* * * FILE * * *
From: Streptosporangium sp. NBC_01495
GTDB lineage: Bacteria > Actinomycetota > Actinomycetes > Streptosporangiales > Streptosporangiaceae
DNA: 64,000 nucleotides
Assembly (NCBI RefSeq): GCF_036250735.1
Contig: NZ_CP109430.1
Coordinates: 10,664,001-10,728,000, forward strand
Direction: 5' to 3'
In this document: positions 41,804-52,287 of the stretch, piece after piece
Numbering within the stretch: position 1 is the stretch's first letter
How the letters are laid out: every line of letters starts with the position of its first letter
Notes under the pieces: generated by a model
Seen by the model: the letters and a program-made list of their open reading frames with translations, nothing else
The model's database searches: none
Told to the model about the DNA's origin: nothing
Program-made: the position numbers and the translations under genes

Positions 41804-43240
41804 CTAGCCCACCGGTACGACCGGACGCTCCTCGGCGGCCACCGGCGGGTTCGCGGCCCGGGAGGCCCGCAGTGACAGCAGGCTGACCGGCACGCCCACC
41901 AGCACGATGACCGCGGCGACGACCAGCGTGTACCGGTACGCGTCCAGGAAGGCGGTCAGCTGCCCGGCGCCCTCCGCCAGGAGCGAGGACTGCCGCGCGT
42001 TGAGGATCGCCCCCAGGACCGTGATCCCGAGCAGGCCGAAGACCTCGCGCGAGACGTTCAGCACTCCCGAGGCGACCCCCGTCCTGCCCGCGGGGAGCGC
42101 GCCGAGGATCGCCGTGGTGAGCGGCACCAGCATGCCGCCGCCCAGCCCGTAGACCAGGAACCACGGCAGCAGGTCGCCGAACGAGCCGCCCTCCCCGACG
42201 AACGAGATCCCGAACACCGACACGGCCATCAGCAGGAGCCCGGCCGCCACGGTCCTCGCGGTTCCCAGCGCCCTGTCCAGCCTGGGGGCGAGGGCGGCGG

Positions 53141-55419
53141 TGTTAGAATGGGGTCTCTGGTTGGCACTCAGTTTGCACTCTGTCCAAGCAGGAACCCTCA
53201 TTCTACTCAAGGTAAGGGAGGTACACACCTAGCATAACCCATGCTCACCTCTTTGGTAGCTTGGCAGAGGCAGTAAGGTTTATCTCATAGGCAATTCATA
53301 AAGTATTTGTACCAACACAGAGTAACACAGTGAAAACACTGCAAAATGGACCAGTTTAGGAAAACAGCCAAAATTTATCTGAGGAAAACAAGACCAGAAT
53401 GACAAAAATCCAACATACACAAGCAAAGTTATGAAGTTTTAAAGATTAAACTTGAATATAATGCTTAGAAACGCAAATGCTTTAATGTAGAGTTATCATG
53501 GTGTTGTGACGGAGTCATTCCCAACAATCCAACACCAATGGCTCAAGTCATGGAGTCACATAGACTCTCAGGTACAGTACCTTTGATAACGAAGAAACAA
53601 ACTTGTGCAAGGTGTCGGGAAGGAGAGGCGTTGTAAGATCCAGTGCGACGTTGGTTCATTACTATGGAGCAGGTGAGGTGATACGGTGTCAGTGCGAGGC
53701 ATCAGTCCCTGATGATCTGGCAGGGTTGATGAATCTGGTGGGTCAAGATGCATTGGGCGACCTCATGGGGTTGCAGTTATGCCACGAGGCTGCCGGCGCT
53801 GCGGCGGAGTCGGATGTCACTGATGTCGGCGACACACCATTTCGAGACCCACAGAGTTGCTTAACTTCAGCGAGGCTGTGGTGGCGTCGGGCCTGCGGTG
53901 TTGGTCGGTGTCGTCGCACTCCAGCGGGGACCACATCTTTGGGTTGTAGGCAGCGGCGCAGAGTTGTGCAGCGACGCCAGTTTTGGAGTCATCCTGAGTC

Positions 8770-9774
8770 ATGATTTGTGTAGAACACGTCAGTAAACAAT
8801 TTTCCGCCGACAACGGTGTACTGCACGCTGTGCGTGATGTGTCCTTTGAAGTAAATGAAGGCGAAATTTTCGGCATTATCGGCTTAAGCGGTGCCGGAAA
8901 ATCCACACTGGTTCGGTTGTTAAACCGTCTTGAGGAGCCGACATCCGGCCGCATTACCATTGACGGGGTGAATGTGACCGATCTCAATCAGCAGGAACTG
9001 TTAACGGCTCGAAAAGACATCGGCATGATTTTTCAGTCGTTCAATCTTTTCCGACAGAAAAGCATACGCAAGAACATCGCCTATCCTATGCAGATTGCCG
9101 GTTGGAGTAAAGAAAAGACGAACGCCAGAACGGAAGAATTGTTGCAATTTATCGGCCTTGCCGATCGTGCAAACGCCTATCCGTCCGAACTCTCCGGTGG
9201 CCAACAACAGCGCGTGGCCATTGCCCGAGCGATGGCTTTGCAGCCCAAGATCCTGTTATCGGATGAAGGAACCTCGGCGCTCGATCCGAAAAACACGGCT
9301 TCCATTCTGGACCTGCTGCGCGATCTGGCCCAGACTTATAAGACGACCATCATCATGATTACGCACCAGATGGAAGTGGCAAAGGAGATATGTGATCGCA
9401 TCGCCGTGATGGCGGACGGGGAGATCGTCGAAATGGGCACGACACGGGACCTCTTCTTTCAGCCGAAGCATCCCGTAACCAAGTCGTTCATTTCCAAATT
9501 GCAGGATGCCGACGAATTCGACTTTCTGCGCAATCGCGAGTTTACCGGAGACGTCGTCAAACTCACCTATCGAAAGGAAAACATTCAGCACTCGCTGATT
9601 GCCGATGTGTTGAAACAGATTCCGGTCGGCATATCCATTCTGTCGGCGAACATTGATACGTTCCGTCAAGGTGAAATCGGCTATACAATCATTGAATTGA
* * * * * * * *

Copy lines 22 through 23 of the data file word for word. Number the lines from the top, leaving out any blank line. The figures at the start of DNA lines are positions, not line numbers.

Positions 53141-55419
53141 TGTTAGAATGGGGTCTCTGGTTGGCACTCAGTTTGCACTCTGTCCAAGCAGGAACCCTCA